Secondly, one could consider screening for depression. As previously described, it is difficult for us as podiatrists to diagnose depression. However, Peyrot suggests we can screen for this disabling condition with two simple questions:
• During the past two weeks, have you felt down, depressed or hopeless?
• Over the same time period, have you lost interest or pleasure in doing things?
Affirmative answers to either of these questions might prompt a mental health referral. We could use the above strategy to help our patients cope with anhedonia or losing pleasure in life’s activities. This may stem from functional limitation in participating in a hobby or leisurely activity. By clarifying these situations, it is possible that there are rehabilitative techniques, environmental changes, adaptive equipment, bracing or ambulatory aids that might keep our patients participating in these important activities.
The second implication for depression screening is identifying the untapped reservoir of distress. By identifying distress, it may help the podiatrist understand potential sources and modify treatment approaches if feasible. The alternative would be to refer to a certified diabetes educator in designing a behavior modification program.
We recognize the importance of self-care behaviors in our patients with diabetes. Typically, we may give a laundry list of dos and don’ts, or provide an educational pamphlet. The room for improvement with this approach is highlighted by recent work from Johnston and colleagues. They surveyed 772 veterans with high-risk foot conditions. Despite being in the VA system with ready access to certified diabetes educators and podiatrists, only 32 percent of patients reported performing daily foot inspections. Over half of them could not see or reach their feet despite foot stools and mirrors.28
A better understanding of the sources of distress will help better guide various behavioral approaches. Peyrot and Rubin recently wrote a very thoughtful review of these approaches.4 Behavioral models can target specific factors such as motivation, facilitators and inhibitors, intentions and triggers. The specific interventions then use goal setting, motivational interviewing, problem solving, coping skills training, environment change, behavioral contracting, self-monitoring, incentives and rewards, and social support.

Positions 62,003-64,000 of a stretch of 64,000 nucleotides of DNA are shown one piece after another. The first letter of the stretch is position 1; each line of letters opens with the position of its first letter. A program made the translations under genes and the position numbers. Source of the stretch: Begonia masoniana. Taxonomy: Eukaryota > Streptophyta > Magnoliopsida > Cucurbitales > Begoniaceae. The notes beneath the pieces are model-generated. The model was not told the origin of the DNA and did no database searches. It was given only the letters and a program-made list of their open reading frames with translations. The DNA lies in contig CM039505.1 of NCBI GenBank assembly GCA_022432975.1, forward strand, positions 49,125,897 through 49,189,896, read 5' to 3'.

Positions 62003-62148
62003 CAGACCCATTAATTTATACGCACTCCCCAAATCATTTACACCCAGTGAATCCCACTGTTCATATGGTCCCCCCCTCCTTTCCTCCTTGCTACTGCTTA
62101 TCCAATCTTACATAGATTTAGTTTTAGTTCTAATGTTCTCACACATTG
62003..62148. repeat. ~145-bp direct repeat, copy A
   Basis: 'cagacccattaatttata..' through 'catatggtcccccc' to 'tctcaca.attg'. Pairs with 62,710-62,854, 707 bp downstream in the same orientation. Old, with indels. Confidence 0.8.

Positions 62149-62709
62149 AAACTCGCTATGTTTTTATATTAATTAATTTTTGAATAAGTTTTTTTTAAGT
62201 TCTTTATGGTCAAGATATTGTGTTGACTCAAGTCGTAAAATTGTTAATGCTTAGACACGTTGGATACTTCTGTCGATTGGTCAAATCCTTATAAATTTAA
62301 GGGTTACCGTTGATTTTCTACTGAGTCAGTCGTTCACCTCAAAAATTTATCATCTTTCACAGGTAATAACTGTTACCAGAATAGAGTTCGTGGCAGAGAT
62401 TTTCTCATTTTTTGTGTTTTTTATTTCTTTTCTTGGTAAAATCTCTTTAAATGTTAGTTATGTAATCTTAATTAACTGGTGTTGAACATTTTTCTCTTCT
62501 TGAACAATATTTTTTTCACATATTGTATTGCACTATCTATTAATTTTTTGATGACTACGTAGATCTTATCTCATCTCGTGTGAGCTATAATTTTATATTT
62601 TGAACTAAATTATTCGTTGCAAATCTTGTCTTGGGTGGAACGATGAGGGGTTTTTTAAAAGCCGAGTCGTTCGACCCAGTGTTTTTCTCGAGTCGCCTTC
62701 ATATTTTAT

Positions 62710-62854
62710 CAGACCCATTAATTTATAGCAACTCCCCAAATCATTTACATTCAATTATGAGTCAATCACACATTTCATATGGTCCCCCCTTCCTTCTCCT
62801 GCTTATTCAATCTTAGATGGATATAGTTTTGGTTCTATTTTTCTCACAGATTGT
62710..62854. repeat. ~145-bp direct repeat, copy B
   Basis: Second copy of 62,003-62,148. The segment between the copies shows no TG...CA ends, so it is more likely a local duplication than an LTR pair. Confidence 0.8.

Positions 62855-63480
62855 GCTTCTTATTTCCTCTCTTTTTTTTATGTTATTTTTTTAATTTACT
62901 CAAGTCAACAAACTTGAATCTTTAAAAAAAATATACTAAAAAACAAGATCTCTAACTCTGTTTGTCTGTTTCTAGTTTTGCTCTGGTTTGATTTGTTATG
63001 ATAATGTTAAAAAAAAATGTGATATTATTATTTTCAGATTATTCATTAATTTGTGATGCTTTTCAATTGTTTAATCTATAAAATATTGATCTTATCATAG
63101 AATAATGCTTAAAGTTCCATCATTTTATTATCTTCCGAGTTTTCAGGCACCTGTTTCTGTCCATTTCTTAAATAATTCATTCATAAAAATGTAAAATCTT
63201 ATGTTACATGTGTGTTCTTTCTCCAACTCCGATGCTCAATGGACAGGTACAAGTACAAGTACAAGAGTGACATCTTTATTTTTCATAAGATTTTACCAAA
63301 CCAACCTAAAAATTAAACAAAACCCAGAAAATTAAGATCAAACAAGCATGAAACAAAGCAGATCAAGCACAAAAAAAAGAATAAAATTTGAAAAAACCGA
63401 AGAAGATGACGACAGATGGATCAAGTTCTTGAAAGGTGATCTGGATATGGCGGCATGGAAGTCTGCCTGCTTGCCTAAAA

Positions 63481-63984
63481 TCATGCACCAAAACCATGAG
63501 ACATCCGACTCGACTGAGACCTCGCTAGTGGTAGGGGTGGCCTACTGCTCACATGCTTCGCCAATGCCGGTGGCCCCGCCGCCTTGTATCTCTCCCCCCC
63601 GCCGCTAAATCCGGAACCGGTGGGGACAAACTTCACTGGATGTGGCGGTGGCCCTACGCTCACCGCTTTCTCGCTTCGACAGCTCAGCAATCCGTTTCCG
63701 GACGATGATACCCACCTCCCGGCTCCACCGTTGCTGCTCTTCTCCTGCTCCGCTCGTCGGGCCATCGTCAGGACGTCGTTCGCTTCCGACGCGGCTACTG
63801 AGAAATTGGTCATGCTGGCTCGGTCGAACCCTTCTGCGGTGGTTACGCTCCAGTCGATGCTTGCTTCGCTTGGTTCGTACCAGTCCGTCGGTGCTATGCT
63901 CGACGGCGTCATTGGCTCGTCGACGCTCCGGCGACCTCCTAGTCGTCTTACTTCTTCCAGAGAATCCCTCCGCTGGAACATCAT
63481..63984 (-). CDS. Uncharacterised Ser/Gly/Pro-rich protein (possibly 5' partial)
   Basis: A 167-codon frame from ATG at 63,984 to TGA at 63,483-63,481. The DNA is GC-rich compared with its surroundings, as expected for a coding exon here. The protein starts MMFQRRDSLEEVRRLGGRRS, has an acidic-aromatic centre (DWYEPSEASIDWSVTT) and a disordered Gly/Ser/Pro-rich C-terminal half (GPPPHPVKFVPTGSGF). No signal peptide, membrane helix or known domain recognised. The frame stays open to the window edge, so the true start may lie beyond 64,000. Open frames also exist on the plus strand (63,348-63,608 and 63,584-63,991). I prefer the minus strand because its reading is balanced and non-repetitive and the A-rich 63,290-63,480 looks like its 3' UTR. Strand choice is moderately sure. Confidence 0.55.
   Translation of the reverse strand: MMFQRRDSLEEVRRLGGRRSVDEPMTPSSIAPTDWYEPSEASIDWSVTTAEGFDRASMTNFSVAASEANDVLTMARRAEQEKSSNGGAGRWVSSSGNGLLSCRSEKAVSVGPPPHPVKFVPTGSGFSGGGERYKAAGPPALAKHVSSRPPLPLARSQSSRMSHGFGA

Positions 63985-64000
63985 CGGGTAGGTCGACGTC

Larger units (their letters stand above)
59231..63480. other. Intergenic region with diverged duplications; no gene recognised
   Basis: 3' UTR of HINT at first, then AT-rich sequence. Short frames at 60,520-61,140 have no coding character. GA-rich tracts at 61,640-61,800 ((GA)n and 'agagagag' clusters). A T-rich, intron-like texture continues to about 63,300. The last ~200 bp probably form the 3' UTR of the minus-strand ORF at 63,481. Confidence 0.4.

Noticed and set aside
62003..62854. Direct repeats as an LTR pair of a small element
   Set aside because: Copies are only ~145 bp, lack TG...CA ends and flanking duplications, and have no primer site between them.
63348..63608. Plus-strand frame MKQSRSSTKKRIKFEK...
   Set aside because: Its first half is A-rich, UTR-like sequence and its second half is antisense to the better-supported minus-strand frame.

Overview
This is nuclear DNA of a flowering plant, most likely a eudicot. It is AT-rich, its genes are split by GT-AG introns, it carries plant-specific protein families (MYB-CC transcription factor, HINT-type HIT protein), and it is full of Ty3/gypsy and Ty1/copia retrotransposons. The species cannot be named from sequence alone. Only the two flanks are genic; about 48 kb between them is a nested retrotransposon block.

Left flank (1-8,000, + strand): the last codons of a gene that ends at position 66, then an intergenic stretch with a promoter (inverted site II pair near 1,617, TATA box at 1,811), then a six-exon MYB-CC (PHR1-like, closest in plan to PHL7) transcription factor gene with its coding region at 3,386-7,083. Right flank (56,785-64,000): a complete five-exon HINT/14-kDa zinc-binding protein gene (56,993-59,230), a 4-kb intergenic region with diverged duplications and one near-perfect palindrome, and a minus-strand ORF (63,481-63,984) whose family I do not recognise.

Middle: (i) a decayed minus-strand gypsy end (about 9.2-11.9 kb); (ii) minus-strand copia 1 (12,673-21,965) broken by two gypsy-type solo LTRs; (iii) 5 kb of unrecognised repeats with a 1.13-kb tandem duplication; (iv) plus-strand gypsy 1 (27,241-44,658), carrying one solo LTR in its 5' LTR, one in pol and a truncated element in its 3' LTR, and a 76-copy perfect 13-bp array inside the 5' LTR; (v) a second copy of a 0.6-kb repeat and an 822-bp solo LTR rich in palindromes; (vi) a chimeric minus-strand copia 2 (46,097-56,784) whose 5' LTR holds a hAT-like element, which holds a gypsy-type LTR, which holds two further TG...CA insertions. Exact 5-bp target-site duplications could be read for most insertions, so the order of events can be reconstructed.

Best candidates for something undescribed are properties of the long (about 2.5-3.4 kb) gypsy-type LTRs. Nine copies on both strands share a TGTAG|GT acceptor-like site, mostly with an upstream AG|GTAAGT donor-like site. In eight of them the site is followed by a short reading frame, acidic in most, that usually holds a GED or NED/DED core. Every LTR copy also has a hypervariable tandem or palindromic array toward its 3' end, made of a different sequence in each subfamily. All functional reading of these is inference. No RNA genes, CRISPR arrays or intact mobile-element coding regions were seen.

Further exploration of these limitations will elucidate a patient’s cognition of the problem. This can be helpful in guiding a behavioral intervention. If the patient wants to change a specific behavior, it might be better to emphasize an empowerment model. If the provider decides that the behavior is important to change, it might be best to use a transtheoretical model.4 The selective use of these models in future patient education studies may better demonstrate their effectiveness.
With continued technological advances in communication devices and increasingly more prevalent use of these devices, there are opportunities to imbed new processes into our daily practices without adding to the provider workload.29
Your office staff could routinely ask the previously presented questions. You can leverage existing electronic medical record (EMR) platforms to incorporate touch screen kiosks in waiting rooms. These kiosks can gather this information in real-time for podiatrists to act on the data. Similar strategies can work with cell phones, PDAs and from online sources. I wonder if we sometimes overlook investing in this equipment in favor of purchasing the newest surgical treatment modality. While both are important, there is a real opportunity to identify a serious condition that can affect our patients’ five-year mortality.
Identifying depression and distress in our patients with diabetes presents an important clinical opportunity for us to make an important impact in our patients’ lives. The simple identification of gait unsteadiness will lead to important treatment opportunities. Patients are reluctant to share this disability with us because they chalk it up to aging or as being irreversible. Identification of a major depressive disorder for medical management could help mitigate the three-fold risk of death that researchers have observed in high-risk patients with diabetes. Identifying diabetes distress could help us assist our patients in overcoming counterproductive behaviors or it could help us make appropriate referrals for a more individualized strategy.
Dr. Wrobel is an Associate Professor of Medicine and Director for Outcomes Research at the Center for Lower Extremity Ambulatory Research (CLEAR) at the Dr. William M. Scholl College of Podiatric Medicine at Rosalind Franklin University of Medicine and Science. He is also a Clinical and Research Podiatrist at the Captain James A. Lovell Federal Health Care Center in North Chicago, Ill.
The author thanks David G. Armstrong, DPM, PhD, for his thoughtful review of this article.